As I sat in Caffè Rosario later, sipping my flat white coffee, the error of my ways washed over me.  What was needed for today’s words was a wide open sky, not a surgeon’s scalpel.

So I let go into my croissant and the people walking by.  The bell of the tram beside matched the flow of its windows.  I sank down into something comfy.  My coffee became my coffee and all was right with the world.

I felt taken by a mysterious hand, beckoned to parts unknown.  I grasped those outstretched fingers with my own.  I followed into the mist. 


It’s hours later now.  The thought just came “Who knows where we’ll end up?”  I really need to let go of some vocabulary.  There’s no “ending up” here.

What I didn’t tell you was that as the moments in Caffè Rosario came, lingered and floated away, today’s “topic” said hi.  When I got home, I even changed the title of this post from “Visiting Folks” to … something else.  Now I will change it again because the “new” topic isn’t fresh anymore.  Perhaps tomorrow it will be again.

Now … for a title that makes me smile.  How about “Falling Into”?  Yes, that will do nicely.


My life is curving … bending across the surface of the Earth as Belgium becomes my home.

I’m at home within the gracious dance as we spin with our arms held wide.  The corners of life are being shaved away, leaving just ovals.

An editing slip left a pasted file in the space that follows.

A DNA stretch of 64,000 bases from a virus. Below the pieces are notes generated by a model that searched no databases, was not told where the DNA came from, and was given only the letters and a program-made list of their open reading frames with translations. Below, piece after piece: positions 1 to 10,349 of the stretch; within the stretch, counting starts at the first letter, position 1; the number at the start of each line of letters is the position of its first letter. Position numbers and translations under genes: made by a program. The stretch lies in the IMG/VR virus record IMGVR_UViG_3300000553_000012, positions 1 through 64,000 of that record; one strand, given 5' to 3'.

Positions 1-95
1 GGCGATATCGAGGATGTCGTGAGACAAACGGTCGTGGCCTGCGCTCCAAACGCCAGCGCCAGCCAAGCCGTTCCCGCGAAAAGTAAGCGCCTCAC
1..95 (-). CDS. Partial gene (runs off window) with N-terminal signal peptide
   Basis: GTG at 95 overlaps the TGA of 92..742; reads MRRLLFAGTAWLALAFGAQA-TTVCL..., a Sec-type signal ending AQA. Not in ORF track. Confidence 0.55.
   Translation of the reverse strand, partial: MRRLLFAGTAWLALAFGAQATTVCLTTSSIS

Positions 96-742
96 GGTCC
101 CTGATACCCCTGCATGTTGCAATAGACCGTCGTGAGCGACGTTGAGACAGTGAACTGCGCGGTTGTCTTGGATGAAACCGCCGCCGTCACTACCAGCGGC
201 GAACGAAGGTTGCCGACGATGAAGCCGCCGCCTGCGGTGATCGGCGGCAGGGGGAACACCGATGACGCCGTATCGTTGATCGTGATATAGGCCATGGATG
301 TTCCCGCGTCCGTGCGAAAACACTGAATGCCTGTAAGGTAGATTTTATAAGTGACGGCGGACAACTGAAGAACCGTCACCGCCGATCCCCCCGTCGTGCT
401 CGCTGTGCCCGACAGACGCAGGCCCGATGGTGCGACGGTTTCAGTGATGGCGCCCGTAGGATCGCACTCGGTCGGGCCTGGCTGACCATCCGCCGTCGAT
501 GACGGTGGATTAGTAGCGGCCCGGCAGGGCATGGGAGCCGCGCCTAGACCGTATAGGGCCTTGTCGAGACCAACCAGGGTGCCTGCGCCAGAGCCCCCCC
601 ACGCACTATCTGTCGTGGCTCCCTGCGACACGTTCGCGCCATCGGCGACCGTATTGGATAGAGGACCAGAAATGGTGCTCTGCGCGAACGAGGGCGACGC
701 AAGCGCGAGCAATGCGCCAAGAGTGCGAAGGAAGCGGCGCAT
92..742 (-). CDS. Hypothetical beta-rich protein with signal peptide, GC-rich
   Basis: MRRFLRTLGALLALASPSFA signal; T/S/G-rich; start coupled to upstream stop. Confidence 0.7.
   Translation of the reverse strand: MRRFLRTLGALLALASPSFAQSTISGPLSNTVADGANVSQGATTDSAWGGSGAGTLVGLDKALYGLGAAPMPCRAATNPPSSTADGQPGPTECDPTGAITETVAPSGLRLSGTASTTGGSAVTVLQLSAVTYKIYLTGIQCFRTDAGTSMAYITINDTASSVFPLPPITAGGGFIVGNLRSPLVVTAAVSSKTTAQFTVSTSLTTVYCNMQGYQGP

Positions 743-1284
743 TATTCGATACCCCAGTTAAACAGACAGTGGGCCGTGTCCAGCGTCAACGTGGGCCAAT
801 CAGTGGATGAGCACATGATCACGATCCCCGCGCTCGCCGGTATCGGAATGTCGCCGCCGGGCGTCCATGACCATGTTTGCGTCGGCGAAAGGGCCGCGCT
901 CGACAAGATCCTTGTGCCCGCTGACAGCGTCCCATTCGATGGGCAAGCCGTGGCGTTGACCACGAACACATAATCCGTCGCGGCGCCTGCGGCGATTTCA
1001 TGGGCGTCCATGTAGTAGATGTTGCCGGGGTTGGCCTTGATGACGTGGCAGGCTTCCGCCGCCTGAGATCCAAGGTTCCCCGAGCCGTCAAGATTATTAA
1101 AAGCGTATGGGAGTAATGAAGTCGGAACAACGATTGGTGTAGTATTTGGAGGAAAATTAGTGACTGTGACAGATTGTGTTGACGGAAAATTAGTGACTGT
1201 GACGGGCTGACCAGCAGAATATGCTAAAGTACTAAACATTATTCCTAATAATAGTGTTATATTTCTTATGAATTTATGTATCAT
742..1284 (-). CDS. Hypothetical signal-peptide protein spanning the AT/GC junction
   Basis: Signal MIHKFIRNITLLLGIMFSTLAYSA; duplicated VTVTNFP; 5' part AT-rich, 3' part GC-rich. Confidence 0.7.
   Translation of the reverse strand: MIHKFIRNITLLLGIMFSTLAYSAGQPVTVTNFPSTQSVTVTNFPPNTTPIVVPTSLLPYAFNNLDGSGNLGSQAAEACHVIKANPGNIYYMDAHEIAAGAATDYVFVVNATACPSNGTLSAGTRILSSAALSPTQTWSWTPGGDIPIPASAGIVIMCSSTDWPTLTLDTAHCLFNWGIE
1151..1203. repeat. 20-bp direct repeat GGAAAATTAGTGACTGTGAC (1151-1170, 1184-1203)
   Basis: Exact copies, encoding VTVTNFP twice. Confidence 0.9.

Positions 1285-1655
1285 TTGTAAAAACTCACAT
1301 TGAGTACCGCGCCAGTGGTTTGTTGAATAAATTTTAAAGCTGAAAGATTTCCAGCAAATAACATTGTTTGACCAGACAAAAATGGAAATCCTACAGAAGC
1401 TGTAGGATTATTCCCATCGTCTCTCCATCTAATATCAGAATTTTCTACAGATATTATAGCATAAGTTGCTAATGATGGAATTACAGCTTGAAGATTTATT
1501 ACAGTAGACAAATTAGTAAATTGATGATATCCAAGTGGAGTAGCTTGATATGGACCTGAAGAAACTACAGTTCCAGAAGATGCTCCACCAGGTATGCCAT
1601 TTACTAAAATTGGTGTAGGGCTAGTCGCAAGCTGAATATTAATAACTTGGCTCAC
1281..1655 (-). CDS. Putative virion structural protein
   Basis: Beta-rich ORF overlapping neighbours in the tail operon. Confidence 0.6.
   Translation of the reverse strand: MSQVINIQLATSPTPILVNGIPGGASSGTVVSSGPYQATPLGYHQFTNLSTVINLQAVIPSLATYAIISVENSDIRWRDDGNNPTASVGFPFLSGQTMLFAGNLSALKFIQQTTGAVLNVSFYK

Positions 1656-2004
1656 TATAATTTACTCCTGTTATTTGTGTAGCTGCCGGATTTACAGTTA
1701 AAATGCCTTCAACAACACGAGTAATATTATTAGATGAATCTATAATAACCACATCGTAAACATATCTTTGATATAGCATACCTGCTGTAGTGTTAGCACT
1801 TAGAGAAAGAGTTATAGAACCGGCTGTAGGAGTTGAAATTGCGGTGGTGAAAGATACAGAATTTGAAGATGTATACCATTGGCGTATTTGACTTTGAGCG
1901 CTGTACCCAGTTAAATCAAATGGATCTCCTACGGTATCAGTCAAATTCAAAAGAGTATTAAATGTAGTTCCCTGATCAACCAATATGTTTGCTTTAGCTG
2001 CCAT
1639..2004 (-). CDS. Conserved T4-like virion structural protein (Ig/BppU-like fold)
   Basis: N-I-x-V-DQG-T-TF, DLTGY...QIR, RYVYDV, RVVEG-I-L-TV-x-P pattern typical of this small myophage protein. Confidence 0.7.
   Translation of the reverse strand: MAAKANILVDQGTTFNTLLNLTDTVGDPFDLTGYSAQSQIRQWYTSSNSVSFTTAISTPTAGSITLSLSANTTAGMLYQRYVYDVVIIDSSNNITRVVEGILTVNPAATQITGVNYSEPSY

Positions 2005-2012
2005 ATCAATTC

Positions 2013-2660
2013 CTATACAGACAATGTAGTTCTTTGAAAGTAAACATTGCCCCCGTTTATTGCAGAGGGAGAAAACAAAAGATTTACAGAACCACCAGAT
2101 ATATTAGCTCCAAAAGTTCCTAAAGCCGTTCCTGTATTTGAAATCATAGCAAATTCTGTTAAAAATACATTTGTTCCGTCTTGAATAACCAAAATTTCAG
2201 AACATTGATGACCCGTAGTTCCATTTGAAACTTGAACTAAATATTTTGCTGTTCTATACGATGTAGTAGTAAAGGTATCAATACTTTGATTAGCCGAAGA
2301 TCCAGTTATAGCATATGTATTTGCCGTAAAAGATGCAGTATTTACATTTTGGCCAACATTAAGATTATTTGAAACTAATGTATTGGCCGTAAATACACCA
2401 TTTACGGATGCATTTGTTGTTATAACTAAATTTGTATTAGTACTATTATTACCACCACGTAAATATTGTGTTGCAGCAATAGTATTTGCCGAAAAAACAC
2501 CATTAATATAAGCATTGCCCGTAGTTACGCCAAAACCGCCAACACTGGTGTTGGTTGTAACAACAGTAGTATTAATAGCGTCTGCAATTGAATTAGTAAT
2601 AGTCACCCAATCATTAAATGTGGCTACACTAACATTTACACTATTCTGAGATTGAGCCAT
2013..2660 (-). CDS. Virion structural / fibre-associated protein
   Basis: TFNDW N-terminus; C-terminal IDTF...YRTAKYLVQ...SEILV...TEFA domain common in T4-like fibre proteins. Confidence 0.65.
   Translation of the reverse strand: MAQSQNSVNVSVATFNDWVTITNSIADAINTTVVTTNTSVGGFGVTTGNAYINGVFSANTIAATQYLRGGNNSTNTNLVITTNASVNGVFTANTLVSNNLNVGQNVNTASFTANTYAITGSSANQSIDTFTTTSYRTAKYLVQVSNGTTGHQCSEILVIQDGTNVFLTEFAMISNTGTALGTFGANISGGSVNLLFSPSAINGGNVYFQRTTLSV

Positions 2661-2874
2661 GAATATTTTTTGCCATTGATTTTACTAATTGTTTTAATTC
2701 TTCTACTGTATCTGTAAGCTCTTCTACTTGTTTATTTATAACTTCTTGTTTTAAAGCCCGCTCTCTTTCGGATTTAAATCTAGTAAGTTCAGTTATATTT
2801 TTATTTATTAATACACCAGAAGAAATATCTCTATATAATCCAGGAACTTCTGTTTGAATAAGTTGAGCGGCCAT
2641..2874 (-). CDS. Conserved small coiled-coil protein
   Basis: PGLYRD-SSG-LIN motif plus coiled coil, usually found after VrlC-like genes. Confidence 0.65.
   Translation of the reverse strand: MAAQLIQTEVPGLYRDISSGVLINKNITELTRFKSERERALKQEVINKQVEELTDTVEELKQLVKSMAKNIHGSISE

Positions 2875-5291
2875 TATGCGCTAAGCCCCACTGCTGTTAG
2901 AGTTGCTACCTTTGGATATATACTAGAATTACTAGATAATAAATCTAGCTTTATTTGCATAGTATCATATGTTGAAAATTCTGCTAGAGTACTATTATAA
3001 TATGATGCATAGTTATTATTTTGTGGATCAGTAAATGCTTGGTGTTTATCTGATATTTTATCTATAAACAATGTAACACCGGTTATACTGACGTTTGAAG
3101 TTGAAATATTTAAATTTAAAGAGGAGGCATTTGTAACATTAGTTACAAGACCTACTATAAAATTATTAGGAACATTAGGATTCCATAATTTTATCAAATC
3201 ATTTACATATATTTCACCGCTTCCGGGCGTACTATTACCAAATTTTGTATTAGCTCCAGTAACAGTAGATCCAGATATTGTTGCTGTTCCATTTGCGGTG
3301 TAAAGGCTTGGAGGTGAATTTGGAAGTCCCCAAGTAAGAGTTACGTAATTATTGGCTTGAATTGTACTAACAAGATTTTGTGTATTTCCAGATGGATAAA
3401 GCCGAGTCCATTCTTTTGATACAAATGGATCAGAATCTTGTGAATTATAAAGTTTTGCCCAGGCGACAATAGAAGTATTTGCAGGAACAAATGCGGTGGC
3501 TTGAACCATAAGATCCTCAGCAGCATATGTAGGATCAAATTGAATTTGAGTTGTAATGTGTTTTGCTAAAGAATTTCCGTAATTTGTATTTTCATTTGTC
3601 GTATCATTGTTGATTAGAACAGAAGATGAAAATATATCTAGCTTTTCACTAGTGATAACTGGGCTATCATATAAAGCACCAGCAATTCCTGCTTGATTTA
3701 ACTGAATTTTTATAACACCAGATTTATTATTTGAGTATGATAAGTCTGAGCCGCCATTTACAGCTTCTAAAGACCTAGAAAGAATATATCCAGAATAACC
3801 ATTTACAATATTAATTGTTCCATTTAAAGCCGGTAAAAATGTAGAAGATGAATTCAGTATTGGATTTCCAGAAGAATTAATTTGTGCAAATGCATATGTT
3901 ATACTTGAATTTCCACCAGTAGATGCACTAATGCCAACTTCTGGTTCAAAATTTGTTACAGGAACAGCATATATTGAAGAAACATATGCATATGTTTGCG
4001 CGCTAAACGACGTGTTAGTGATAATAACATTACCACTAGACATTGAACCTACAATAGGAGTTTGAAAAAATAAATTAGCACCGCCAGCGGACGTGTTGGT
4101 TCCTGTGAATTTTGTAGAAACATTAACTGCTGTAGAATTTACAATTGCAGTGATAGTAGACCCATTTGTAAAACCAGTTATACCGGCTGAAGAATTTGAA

My heart trills when a curve shows itself to me.  Close to home, a tram is sensed only by its bell … and then it sweeps past me.

I remember being on my bike and breathing into the downhill that zooms to the left, the force pushing me outwards as my body holds the balance.

The cobblestones on the Vrijdagmatkt have an ancient story to tell, laid by hand so many years ago.  There is a centre here, and a radiation.

In the morning light the pointed gables of the Baudelostraat join in the roundness.  Some wandering being says “Let’s go the long way and see what’s there.”

I stood outside this restaurant today with the owner.  Friday’s grand opening shone in her eyes. The metal rolls and the limp branches told me this could be another home.

It’s quiet here in the curving

Can you hear the music?


I have two favourite words.  The first is a popular choice I’d guess: Love.  James Taylor wrote “There ain’t no doubt in no one’s mind that love’s the finest thing around.”  I agree, James.

I venture to say that my other favourite word is the choice of no one else.  Mind you, I haven’t met all eight billion of us.


I’m not talking about cartoons.  No, there’s another meaning.  To animate has its origin in Latin: the verb “animo” means to fill with breath, make alive, encourage, embolden.  It’s to see the extraordinary in the ordinary, to bring to vision an extra layer that shines like the sun.

We’re surrounded by ordinary moments.  How can we breathe life into them?  Take a bus for instance.  In Canada I was used to a sign that said “Out of Service” – not open for passengers.  Yesterday I saw one in Ghent that said “Pauze” – approximately the same I imagine.

Pretty basic stuff.  Nothing really to notice … until you glance at the graphic: a steaming hot cup of coffee.  The driver is taking a break, and enjoying it.

There is a blessing in the sky if we have eyes to see.  It’s not just blue and clouds.  No, it’s blue … and a fairy princess who slowly drifts away.